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The International Decision Support Initiative

With limited budgets, how can countries provide the best health care for the most people? The International Decision Support Initiative (iDSI) is a global network of experts helping countries set their own priorities for health spending.

Citizens and States

The clock is ticking on the SDGs. Integrating digital tools—like mobile phones, states IDs, and financial services—can help us meet them. 

2018 International Council Meeting - Modernizing Multilateralism

2018 International Council - Modernizing Multilateralism: Leadership for the Next Generation

From the Bretton Woods Committee: "On October 10, 2018, the Bretton Woods Committee held its annual International Council meeting in Bali, Indonesia alongside the International Monetary Fund and World Bank Group Annual Meetings. An esteemed group of global leaders joined approximately 75 Committee members and friends in a roundtable discussion. This year’s conversation – Modernizing Multilateralism - Leadership for the Next Generation – examined the current and future forces shaping the global economy and discussed ways the multilateral system and institutions can be modernized to meet the demands of the next generation."

Better Decisions, Better Health: Practical Experiences Supporting UHC from around the World

In celebration of UHC day, the Center for Global Development is pleased to host a short program—Better Decisions, Better Health: Practical Experiences Supporting UHC from around the World—featuring practical experiences supporting UHC from Southeast Asia, Sub-Saharan Africa, and at the global level. A keynote address from Mark McClellan will precede remarks and presentations from the core partners of the International Decision Support Initiative (iDSI).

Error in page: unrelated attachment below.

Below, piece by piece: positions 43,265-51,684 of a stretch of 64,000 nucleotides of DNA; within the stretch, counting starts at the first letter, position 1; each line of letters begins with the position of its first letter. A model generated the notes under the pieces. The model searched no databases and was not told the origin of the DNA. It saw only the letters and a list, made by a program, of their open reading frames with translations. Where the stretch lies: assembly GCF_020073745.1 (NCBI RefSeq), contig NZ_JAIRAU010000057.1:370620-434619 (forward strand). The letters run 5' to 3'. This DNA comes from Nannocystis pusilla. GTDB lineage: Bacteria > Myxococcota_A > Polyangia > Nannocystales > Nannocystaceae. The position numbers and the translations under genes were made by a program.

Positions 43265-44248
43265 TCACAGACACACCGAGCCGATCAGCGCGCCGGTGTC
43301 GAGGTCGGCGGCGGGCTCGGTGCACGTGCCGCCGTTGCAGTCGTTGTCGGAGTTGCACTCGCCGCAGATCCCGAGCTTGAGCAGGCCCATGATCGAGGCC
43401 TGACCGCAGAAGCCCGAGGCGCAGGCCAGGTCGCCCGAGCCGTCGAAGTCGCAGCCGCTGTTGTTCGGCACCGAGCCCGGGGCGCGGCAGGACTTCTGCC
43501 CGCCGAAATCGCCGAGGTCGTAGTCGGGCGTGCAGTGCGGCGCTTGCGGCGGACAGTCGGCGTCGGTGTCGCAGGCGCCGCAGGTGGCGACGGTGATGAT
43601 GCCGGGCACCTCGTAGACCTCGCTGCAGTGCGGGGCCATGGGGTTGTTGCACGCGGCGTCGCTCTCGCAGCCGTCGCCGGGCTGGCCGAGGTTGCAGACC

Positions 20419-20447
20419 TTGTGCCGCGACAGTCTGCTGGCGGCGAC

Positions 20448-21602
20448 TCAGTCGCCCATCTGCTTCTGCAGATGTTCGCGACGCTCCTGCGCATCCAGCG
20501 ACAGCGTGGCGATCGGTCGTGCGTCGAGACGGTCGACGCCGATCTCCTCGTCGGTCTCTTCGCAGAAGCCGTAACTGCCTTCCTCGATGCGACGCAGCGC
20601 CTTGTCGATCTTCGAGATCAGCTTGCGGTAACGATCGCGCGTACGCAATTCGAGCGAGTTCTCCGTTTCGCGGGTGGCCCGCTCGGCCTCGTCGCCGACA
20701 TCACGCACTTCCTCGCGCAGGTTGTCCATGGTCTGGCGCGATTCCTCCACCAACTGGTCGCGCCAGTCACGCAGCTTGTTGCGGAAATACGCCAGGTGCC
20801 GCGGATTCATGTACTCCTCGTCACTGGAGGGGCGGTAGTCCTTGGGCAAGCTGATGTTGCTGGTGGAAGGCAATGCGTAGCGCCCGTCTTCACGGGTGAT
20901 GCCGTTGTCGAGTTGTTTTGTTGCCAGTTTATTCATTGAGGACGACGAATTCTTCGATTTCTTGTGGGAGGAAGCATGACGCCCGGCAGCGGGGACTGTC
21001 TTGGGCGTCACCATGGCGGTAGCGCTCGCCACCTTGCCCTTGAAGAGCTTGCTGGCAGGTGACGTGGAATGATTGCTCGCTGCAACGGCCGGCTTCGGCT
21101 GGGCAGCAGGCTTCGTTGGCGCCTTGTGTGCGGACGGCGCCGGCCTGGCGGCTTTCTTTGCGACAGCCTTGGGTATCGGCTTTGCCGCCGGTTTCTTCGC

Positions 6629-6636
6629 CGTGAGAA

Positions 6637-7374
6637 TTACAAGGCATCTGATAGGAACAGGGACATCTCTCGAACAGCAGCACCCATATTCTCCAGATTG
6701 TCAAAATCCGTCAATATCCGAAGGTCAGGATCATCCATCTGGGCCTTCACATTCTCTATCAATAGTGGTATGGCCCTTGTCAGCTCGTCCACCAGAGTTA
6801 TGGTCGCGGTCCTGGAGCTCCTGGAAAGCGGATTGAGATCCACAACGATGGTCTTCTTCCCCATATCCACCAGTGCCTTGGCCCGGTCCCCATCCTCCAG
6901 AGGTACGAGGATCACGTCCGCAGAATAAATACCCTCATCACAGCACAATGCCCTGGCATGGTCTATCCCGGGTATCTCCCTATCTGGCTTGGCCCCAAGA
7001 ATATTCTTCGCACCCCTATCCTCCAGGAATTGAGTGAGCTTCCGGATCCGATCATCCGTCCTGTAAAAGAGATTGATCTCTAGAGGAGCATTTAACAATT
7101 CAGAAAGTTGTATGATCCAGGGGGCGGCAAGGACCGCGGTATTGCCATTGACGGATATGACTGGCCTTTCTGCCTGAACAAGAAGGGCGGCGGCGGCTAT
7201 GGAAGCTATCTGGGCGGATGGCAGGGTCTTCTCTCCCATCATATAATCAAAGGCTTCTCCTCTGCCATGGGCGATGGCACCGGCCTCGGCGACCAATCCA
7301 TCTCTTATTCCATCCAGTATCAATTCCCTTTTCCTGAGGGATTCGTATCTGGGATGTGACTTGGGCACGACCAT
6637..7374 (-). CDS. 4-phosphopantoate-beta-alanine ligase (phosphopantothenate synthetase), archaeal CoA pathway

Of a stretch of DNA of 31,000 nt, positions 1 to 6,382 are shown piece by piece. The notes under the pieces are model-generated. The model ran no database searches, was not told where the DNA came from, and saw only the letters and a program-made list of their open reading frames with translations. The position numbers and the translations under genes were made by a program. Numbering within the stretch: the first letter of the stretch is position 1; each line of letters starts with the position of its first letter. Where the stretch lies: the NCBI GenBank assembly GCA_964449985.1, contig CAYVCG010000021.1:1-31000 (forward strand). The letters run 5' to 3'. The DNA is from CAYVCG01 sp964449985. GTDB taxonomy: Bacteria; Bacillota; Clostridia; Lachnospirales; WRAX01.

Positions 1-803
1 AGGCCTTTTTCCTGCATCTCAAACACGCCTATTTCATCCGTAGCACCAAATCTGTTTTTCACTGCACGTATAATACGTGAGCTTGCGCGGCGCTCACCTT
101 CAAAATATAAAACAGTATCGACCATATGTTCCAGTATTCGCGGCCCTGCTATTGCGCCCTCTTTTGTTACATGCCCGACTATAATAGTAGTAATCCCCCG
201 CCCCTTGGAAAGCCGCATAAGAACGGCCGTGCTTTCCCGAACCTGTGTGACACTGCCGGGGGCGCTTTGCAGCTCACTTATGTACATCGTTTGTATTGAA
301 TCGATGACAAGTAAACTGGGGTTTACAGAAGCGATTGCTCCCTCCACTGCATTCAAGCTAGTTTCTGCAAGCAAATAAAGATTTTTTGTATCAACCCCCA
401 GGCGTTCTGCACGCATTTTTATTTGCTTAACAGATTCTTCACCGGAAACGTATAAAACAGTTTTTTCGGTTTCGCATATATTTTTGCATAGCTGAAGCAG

How Should We Measure Women’s Economic Empowerment?

This event, co-sponsored by CGD, Data2X and IDRC, marks the launch of a new book, Measuring Women’s Economic Empowerment: Lessons from South America. Co-Editor Susana Martinez-Restrepo presents main findings from field work in Colombia, Peru and Uruguay. A panel discussion with some of the leading experts on the topic follows the launch.

The Third Annual Birdsall House Conference on Women: Reproductive Choices to Life Chances

On December 7th, academics, private sector representatives, and policymakers turn to an issue that affects women in rich and poor countries alike: the ability to make informed, voluntary, and autonomous choices about childbearing, and the implications of reproductive choice as a lever to expand women’s economic and life prospects. Until recently, there has been a lack of rigorous empirical evidence on the links between contraceptive access and women’s economic empowerment in low- and middle-income countries. The 2017 Birdsall House Conference features new findings on this relationship alongside existing evidence from the United States.

Rethinking Global Development Policy for the 21st Century

Former Treasury Secretary Lawrence H. Summers' keynote at the Center for Global Development’s annual Global Development Changemaker Dinner. Summers’ speech, which coincides with President Trump’s first visit to China, will address the changing power dynamics among key global leaders and will discuss rethinking global development for the 21st Century.